More police out on streets since council tax hike says police chief

more police out on streets since council tax hike says police chief - More police out on streets since council tax hike says police chief
more police out on streets since council tax hike says police chief 1 - More police out on streets since council tax hike says police chief

More police officers are on Gloucestershire’s streets since council tax was hiked by 10 per cent in April, according to the county’s Police and Crime Commissioner Martin Surl.

In February, councillors backed police force proposals to hike Gloucestershire Constabulary’s share of the council tax by an extra £2 per month.

The change in the householders’ council tax bill came into effect from April 1, and Mr Surl has provided the first update on the where the extra money has gone.

The commissioner said an extra £1.7million has meant 30 more police officers and staff in neighbourhood policing and child protection teams have been recruited.

All frontline officers and staff are now equipped with body worn video cameras, Mr Surl said.

He added that by March 31 this year, the police had 1,062 police officers – eight more than its original target – meaning the force is “ahead of schedule” to recruit another 50 officers by the end of March 2020.

Earlier this year, the constabulary’s chief constable Rod Hansen made a direct appeal to Mr Surl, calling for the increase to ensure the force can battle serious and organised crime, remain visible on the streets and protect the most vulnerable.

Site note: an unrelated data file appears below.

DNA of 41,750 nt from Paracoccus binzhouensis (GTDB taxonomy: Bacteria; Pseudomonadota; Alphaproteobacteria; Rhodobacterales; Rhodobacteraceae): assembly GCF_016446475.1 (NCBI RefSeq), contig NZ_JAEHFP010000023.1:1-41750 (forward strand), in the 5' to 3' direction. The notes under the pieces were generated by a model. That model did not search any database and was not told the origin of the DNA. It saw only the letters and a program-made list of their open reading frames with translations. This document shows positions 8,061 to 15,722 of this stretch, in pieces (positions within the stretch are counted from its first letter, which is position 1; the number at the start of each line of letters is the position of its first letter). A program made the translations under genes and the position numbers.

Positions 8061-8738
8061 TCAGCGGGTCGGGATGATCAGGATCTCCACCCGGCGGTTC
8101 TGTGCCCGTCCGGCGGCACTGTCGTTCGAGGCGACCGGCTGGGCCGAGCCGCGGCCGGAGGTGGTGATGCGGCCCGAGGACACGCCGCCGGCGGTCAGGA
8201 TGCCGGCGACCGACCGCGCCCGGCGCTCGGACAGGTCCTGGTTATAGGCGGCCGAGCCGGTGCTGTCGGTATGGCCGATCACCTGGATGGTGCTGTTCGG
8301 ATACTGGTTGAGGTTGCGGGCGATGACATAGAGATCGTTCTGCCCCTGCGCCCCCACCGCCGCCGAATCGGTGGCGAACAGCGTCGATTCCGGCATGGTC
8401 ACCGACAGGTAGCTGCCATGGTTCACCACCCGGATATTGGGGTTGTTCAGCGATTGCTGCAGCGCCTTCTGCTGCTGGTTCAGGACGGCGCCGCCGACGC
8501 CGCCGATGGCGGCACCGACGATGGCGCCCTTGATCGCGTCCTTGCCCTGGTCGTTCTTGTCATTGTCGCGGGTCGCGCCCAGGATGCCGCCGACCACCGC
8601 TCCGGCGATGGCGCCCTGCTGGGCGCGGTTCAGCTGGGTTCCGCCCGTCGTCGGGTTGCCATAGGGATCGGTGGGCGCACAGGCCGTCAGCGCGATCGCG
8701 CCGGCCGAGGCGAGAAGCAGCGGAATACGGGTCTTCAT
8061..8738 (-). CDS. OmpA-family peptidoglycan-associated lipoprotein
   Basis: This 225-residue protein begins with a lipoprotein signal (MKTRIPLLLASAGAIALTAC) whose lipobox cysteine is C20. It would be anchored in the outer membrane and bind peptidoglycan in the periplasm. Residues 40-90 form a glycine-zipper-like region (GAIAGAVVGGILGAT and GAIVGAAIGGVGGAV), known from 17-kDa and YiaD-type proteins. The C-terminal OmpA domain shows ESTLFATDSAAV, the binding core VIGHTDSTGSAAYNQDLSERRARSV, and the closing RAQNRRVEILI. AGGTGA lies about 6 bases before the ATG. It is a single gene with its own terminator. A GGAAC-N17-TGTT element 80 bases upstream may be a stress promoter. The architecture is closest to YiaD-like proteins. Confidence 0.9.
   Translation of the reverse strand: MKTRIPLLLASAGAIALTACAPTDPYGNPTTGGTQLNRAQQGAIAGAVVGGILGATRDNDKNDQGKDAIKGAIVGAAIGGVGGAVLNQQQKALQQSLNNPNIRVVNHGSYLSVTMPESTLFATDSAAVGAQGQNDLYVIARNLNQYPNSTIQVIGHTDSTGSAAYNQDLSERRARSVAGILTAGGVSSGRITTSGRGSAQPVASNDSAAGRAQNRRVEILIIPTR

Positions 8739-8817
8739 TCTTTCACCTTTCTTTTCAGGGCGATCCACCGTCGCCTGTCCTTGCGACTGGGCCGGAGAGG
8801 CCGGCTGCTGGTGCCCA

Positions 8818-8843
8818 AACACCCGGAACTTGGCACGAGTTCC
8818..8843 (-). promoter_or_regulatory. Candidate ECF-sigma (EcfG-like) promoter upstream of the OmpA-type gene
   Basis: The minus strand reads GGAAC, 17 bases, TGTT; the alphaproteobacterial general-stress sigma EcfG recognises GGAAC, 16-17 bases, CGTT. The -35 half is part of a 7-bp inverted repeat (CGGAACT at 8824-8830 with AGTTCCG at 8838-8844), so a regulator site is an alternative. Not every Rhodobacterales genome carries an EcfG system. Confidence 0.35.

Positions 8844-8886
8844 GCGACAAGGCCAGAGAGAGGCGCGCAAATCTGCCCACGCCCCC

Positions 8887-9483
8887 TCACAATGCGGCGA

In the letter, Mr Hansen said Gloucestershire is the eighth lowest funding county in the country.

It highlighted Gloucestershire receives £86.43 per head of population in core grant funding from the Government – against the national average of £121.02.

But Mr Surl said: “The financial situation is healthy.”

Explaining where else the money has gone, Mr Surl added: “The chief constable can call upon 161 Special Constables who contributed 41,000 hours of duty during the year – a significant increase on last year’s 31,000 hours – and volunteers.

“There is also a significant amount set aside to fund the Emergency Services’ Network and for further investment in the capital strategy.

“So, although the chief constable would always want more money to invest – who wouldn’t? – the financial situation is healthy.”

Where else the extra money will go:

  • An increase in response officers
  • An additional team of officers to crack down on serious drugs and violence-related crime
  • More roads officers
  • An increase in officers to roam town and city streets at the weekends
  • More staff to help improve the Constabulary’s service to vulnerable adults

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